Stock cooling should be well sufficient to keep a not-overclocked CPU with all 4 cores at 100% running forever, not just an hour. Something is wrong. Motherboard thermal sensor? Motherboard bios overheat detection set for too low a value? (my guess) No heat sink compound (did u forget)? Overclock utility misconfigured? Does the CPU fan have a wire dragging on it that keeps it from spinning? Bad cpu fan? You absolutely should not have to employ any auxiliary cooling at normal clock speeds unless maybe it was 104 degrees outside. The stock cooling system is designed to keep the CPU well cool enough by a good margin.

If you really do need to get cooler in the case, try running one of your case fans blowing in and the other one blowing out. My office gets real hot in the summer and it keeps me from having to run underclocked when we get 100+ degree days. Air conditioning gives me asthma.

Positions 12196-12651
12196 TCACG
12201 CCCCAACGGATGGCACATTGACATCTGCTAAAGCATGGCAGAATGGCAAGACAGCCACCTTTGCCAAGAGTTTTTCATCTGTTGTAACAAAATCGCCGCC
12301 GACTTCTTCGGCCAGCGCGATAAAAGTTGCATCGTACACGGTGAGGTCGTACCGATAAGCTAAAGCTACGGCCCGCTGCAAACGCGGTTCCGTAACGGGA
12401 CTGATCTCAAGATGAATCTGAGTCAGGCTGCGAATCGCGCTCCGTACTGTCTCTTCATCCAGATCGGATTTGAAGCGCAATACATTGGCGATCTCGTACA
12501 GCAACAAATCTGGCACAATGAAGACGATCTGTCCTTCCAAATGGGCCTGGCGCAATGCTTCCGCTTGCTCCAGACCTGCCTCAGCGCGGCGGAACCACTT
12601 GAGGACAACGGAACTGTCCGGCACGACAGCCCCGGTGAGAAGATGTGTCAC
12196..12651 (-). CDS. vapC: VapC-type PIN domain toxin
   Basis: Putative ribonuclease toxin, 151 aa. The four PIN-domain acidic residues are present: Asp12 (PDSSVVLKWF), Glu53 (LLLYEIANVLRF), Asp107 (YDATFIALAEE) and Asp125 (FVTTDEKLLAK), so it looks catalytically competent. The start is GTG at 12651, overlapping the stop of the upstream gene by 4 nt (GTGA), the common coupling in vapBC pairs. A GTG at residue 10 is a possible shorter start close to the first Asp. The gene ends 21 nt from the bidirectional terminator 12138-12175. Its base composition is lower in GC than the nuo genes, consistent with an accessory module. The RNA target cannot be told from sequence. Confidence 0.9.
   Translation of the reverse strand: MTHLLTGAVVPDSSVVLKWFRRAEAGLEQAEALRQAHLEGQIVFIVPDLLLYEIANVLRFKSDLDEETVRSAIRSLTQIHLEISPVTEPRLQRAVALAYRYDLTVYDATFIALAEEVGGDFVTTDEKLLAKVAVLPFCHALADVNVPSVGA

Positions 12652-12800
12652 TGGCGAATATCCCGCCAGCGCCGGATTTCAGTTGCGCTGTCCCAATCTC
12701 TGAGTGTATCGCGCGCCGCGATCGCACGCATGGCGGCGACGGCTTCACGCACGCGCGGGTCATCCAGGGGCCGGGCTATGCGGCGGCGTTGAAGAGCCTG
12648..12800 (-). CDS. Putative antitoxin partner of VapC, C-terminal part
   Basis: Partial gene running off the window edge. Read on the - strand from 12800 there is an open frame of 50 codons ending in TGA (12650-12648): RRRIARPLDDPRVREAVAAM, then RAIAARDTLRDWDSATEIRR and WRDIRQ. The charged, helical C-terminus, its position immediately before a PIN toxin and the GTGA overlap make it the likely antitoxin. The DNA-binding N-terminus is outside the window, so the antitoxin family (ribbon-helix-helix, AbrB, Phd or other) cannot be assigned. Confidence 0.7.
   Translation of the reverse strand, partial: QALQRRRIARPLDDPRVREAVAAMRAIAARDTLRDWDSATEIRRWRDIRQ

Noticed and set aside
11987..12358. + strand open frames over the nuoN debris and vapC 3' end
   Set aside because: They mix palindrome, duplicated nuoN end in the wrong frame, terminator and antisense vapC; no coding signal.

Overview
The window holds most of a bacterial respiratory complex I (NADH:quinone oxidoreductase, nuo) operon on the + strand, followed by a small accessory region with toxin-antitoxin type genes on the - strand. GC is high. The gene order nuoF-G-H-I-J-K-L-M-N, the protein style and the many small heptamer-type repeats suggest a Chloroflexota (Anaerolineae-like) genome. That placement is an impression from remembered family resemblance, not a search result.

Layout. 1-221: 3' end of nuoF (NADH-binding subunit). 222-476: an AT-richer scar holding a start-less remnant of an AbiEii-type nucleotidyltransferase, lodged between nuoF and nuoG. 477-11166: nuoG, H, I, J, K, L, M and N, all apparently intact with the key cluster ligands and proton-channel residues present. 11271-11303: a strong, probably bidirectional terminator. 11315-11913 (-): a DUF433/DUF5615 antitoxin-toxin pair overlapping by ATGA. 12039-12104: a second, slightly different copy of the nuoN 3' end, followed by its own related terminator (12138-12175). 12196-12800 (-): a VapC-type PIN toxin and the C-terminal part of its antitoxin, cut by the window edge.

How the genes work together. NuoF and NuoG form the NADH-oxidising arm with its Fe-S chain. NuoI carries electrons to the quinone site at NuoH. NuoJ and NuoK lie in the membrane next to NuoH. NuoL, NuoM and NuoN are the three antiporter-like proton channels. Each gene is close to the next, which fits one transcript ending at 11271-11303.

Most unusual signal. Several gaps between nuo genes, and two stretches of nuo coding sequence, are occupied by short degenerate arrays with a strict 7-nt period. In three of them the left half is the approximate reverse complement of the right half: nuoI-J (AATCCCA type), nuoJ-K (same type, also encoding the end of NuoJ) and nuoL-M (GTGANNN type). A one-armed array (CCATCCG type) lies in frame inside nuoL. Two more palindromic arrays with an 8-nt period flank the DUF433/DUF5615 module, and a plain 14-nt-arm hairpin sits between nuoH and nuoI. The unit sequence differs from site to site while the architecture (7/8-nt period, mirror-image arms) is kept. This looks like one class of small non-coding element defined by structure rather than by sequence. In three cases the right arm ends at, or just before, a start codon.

Part of your own diagnostic technique tells the tale. You blew a giant fan on it. It still beeped. I'd check the bios and see if that temp alarm is set to a realistic value. If it's at the low end of the choices, bump it 10C.

Last edited by rockouthippie; 4th April 2009 at 01:24.
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Old 4th April 2009, 03:08   #11
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Well, in less than a minute of running Prime95, the temperatures of the cores jumped over 80 degrees Celsius and the buzzing began. Heat sink compound comes pre-applied and portioned on the unit. At idle the temps are in the mid 50s.

The case's design already has front 120mm fans blowing in, rear 120mm fans and top 80mm fan blowing out.

The CPU fan was very clean (all air intakes are filtered), almost brand-new looking, although I took a canned air gun to it just in case.

The stock fan did increase speed by at least two additional speeds as the heat went up, but not by a lot. I could tell by the pitch of the sound.

I will try disabling the CPU temperature warning in bios to see if the warning still happens. If so, that would mean something else is heating up. If not, then I guess I need to cool the CPU better. I'll report back when done.

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Old 4th April 2009, 03:42   #12
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The alarm was initially set at 60; I reset it to 80, (still buzzed), then disabled, and the buzz no longer happened during stress testing. CoreTemp & RealTemp were reading up to 97 during testing when I decided to stop.